1/2 kilo following beef innards; cut in 1" cube
1 cup beef tenderloin; cut in 1/2" cubes
1/4 cup bile
1 onion; minced
4 cloves garlic; minced
1 head ginger; minced
1/4 cup onion leaves
5 Philippine bird's eye peppers (siling labuyo)
Salt and pepper
Ingredients for cleaning and boiling the innards:
1 lemon; sliced(optional)
8 kalamansi; sliced (optional)
Banana leaves (optional)
1 ginger root; crushed
Wash and mash the raw innards with salt and banana leaves to get rid of the odor. When cleaned, boil in a large kettle with ginger and lemon or kalamasi until tender. Cut into 1/2 inch cubes/lengths. Set aside.
Saute ginger, garlic, and onion. When onion appears translucent, drop the beef innards. Spice with salt and pepper and continue sautéing until enough broth comes out from the innards. Pour enough water to cover the mixture. Bring to a boil and then drop the beef tenderloin. Stew the mixture until cooked, then drop the siling labuyo.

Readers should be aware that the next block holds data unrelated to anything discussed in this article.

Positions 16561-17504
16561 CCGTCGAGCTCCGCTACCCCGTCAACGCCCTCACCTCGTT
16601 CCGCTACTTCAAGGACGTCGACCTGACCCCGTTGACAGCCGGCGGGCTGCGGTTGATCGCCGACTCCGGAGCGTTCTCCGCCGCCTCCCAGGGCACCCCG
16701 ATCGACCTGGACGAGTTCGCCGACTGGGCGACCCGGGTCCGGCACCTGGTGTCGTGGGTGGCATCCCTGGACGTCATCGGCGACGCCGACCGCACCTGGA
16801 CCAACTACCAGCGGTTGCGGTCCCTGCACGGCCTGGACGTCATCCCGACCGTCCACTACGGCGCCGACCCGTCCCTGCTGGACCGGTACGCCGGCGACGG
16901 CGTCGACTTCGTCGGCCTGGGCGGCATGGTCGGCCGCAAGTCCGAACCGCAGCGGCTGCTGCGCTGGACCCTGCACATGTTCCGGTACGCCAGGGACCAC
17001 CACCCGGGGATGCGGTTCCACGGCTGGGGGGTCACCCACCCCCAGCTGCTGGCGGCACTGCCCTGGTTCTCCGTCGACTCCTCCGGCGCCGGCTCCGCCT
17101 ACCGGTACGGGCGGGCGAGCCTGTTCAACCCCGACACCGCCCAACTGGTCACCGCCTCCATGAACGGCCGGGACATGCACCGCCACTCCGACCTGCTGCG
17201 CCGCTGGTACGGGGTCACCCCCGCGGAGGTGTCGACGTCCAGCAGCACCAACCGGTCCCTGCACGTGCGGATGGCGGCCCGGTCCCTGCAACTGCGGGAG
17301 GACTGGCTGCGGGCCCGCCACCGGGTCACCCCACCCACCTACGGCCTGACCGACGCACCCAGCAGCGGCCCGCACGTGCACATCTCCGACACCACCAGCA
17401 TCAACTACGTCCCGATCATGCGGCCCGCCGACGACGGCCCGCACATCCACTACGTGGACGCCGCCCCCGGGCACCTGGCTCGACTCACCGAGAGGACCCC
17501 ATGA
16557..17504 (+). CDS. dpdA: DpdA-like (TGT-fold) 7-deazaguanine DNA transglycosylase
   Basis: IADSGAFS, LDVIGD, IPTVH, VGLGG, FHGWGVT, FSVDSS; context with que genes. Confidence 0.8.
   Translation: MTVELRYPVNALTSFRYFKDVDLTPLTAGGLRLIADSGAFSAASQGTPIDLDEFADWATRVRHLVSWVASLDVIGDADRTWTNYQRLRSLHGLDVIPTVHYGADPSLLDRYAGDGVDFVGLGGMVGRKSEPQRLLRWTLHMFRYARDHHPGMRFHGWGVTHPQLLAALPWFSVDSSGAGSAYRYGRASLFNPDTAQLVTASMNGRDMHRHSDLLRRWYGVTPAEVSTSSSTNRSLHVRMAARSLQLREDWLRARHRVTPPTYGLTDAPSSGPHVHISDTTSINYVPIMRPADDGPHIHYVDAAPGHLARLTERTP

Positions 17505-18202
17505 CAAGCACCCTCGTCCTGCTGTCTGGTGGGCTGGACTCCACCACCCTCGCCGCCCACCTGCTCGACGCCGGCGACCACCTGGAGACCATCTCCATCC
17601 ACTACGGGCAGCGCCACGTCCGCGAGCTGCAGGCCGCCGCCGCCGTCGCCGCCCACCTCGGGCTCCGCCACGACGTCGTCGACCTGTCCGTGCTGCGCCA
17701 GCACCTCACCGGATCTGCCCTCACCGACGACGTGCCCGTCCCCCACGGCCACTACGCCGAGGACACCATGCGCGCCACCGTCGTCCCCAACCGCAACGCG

Add bile little by little (be careful not to over bitter taste) and adjust seasoning with fish sauce according to taste. Serve hot in a bowl and garnish with chopped onion leaves.
To make it healthy and if you have the time, cook the papaitan long before you intend to serve. Let it cool, then refrigerate. All the fat will solidify, and you can easily scrape it from the surface. The taste will not change, it will even improve as the meat and all the condiments will have blended so well in the broth already.
Calamansi juice will further enhance the taste. And if you want a stronger pepper aroma but not the spice, put some chopped siling haba.
You can substitute beef innards, with goat innards.